enfranchisement - avoiding costly between mandatory statutory requirements and eligibility criteria

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    ENFRANCHISEMENT

    - Avoiding Costly Mistakes

    by

    Piers Harrison Tanfield Chambers

    for the Property Litigation Association Annual Conference Keble College, Oxford – Friday, 27 March 2015

    Piers' practice covers all areas of property law. He has a particular interest in leasehold

    enfranchisement. He is the co-author of “Megarry’s Manual of the Law of Real Property”

    (Sweet & Maxwell 9th edition) and “Leasehold Enfranchisement Law and Practice”

    (Wildy’s 1st edition). He sits on the editorial board of Landlord and Tenant Review. He

    recently appeared in Natt v Osman [2014] EWCA Civ 1520 the leading case on the

    validity of notices in this field.

    TANFIELD CHAMBERS 2 - 5 Warwick Court London WC1R 5DJ Tel: 020 7421 5300 Fax: 020 7421 5333 Email: piersharrison@tanfieldchambers.co.uk

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    Introduction

    1. In this seminar we will look at the provisions of the 1993 Act in relation to notices

    and then look at a problem question. Although we will not look at the statutory

    provisions of the 1967 Act I will identify parallels.

    Meeting the Eligibility Criteria

    Collective Enfranchisement

    Qualifying tenant

    2. A qualifying tenant is a Tenant of a flat under a long lease (s.5). For most

    purposes that means a term certain exceeding 21 years (s.7). For collective

    enfranchisement purposes (but not individual lease extension claims) a tenant

    ceases to be a qualifying tenant if he is the tenant of 3 or more flats (s. 5 (5).

    That rule is easily circumvented by use of nominees.

    Qualifying premises

    3. Under section 3(1) three conditions must be satisfied for premises to qualify for

    collective enfranchisement. These are:

    (1) the premises must consist of a self-contained building or part of a

    building;

    (2) the premises must contain two or more flats held by qualifying tenants;

    (3) the total number of flats held by such tenants must not be less than

    two-thirds of the total number of flats contained in the premises.

    4. S. 4 provides:

    “(1) This Chapter does not apply to premises falling within section 3(1) if

    (a) any part or parts of the premises is or are neither-

    (i) occupied or intended to be occupied for residential purposes, nor

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    (ii) comprised in any common parts of the premises; and

    (b) the internal floor area of that part or those parts (taken together)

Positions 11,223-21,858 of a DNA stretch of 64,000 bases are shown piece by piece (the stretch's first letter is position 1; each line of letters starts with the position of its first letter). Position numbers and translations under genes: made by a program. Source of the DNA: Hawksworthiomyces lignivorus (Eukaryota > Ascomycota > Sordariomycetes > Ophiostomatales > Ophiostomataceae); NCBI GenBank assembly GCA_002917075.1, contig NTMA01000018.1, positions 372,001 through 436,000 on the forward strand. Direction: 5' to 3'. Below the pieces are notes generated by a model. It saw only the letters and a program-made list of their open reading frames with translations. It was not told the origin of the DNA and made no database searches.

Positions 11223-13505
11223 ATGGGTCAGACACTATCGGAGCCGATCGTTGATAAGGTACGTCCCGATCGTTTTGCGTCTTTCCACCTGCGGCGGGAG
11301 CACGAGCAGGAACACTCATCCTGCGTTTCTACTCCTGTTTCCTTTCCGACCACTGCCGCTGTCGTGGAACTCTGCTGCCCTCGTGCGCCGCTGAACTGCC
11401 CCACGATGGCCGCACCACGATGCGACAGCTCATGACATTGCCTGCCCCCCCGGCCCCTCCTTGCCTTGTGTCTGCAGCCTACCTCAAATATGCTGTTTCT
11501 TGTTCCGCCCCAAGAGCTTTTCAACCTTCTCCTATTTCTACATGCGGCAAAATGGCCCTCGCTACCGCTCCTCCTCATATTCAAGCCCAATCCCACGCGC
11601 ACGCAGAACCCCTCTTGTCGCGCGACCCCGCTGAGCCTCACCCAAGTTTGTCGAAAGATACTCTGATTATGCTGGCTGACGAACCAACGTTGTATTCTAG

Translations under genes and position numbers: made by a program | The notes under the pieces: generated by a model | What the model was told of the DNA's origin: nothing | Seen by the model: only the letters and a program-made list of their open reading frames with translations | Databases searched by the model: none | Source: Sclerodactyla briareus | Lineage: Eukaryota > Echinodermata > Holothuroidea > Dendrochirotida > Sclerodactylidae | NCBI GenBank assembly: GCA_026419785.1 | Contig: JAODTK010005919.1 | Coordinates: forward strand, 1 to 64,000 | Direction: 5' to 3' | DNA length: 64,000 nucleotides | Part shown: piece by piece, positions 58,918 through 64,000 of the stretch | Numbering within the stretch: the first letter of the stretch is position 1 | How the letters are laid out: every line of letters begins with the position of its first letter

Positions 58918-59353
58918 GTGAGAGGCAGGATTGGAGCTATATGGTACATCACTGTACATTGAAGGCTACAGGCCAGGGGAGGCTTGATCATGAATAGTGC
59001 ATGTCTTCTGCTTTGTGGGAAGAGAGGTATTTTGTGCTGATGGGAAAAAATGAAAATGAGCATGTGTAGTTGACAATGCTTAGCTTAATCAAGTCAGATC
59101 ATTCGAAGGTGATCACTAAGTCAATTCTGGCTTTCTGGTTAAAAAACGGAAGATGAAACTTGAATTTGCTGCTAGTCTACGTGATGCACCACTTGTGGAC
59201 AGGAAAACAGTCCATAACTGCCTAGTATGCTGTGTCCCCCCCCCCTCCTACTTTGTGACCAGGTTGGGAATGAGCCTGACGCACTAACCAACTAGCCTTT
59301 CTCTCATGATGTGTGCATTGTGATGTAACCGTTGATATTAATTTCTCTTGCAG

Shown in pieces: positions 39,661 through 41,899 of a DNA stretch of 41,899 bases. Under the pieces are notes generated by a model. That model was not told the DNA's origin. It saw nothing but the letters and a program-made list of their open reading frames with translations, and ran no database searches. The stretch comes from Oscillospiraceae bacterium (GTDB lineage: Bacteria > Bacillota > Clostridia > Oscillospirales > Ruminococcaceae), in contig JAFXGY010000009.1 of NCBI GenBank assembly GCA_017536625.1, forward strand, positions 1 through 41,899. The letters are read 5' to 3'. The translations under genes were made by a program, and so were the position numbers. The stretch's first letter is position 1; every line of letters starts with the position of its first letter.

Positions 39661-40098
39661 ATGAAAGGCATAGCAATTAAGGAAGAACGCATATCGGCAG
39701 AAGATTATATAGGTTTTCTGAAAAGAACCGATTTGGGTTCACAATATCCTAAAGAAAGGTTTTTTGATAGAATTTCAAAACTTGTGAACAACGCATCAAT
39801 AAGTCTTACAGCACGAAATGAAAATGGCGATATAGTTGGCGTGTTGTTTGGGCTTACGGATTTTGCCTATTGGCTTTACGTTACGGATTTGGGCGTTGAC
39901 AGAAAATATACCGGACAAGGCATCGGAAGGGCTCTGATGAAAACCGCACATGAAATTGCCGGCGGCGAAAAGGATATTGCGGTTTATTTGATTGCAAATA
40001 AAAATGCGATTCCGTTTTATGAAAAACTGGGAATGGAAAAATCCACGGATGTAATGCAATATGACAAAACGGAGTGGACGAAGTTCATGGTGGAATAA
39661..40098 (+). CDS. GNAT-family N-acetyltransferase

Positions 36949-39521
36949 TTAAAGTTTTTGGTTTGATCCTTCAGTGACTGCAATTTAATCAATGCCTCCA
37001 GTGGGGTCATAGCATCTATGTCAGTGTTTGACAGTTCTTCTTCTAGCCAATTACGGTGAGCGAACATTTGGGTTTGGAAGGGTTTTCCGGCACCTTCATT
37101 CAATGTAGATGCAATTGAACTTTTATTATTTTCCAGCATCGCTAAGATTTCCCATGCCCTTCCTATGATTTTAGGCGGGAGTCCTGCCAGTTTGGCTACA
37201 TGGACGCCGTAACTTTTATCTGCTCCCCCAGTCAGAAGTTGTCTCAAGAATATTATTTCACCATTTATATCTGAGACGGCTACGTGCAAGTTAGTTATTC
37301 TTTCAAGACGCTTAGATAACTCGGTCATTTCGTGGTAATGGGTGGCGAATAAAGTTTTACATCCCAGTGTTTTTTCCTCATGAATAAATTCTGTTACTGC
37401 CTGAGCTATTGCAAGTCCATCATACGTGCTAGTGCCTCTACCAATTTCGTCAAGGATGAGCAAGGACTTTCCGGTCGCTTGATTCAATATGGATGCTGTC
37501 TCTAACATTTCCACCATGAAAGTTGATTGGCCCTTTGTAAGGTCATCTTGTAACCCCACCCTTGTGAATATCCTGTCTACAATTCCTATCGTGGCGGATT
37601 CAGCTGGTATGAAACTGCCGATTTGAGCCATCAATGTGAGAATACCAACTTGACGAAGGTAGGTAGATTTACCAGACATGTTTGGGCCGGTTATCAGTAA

exceeds 25 per cent of the internal floor area of the premises (taken as a

    whole).”

    Individual lease extension

    Qualifying tenant

    5. A qualifying tenant is a tenant of a flat held on a long lease (s. 39 (3)). But there

    is an additional requirement that he has been a qualifying tenant for two years (s.

    39 (2)). The “three flats rule” (s. 5 (5) does not apply.

    Getting the notice right

    Distinguishing between mandatory statutory requirements and eligibility criteria

    6. In Sinclair Gardens Investments (Kensington) Ltd v Poets Chase Freehold Co.

    Ltd [2007] EWHC 1776 Morgan J drew a distinction between a notice which is

    void for failure to comply with the statutory requirements and a notice which is

    potentially valid, but which will ultimately fail because the eligibility criteria are not

    met.

    7. The statutory requirements are set out in s. 13 (3) (for collective

    enfranchisement) and s. 42 (3) (for individual lease extensions). They are very

    similar. S. 13 (3) is set out below.

    “(3) The initial notice must—

    (a) specify and be accompanied by a plan showing—

    (i) the premises of which the freehold is proposed to be acquired by virtue

    of section 1(1),

    (ii) any property of which the freehold is proposed to be acquired by virtue

    of section 1(2)(a), and

    (iii) any property over which it is proposed that rights (specified in the

    notice) should be granted in connection with the acquisition of the freehold

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    of the specified premises or of any such property so far as falling within

    section 1(3)(a);

    (b) contain a statement of the grounds on which it is claimed that the

    specified premises are, on the relevant date, premises to which this

    Chapter applies;

    (c) specify—

    (i) any leasehold interest proposed to be acquired under or by virtue of

    section 2(1)(a) or (b), and

    (ii) any flats or other units contained in the specified premises in relation to